Google has been paying Apple a fortune to be Safari’s default search!
Google and App le have been in the midst of one of the biggest Cold War-ish rivalries in tech history. While they both compete with each there like there’s no tomorrow, they sometimes partner on some very specific deals as well. One such deal: Google paying a boatload of money to stay the default search engine on iOS.
Reported by CNBC, Google might end up paying as much as $3 billion a year just to stay the default option in Safari, said Bernstein stating that a previous court document from 2014 specified that Google had agreed to pay $1 billion every year to remain the default search engine on iOS back in 2014.
Looking at Apple’s services revenue, particularly licensing revenue, as well as Google’s traffic acquisition costs, that number would certainly be close to $3 billion right now. This shows that Google is still highly dependent on the benefits from Apple. The vast majority of Google’s revenue comes from ads on search result pages. Apple accounts for roughly 18 percent of the smartphone market.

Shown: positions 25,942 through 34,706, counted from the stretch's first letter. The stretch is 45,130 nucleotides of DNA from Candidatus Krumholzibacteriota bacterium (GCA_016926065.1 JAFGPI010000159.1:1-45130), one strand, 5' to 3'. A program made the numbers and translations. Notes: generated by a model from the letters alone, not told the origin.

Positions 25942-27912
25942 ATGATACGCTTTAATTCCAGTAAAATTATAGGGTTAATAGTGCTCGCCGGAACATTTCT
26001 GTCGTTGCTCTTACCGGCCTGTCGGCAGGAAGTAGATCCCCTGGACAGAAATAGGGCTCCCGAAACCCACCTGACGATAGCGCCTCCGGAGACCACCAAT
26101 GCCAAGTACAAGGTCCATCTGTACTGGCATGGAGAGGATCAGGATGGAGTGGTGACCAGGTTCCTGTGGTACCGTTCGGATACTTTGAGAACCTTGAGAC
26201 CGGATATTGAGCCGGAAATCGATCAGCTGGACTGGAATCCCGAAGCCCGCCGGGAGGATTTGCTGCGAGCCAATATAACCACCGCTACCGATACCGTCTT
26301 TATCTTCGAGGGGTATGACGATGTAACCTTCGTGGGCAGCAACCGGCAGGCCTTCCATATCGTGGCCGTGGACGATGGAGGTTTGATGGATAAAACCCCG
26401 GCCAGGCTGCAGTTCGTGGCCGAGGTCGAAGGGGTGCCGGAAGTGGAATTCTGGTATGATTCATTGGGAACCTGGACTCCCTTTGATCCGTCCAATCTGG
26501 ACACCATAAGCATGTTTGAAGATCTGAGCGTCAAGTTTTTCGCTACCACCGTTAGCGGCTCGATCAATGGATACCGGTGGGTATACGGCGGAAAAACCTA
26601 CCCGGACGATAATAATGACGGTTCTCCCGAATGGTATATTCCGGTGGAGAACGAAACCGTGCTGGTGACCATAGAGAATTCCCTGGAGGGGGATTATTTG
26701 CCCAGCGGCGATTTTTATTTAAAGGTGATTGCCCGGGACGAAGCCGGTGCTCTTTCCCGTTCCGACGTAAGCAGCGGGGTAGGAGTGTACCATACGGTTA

As most users update to the latest version of iOS every few months, it does not take long to change the default Search Engine setting on millions of iPhones. This is why Google has no choice but to spend a ton of money to acquire & retain this source of traffic.
A few years ago, every iPhone came shipped with built-in YouTube and Google Maps apps. Then, Apple realized that Google was becoming a serious competitor with Android. So the company removed the YouTube app from iOS and brought out Apple Maps, proving that Apple isn’t afraid to say NO to Google when it comes to features in iOS.
Apple might not be able to get the same kinda money from Microsoft’s Bing, Yahoo Search or DuckDuckGo, but Apple doesn’t really need it as it rakes in more than $45 billion of revenue every quarter now.
It’s all about cutting at Google’s bottom line.
Apple is in a really strong position in this negotiation. While it’s true that Bing and DuckDuckGo have improved drastically over the years, they come nowhere close to Google search engine in non-English language uses.
– John Gruber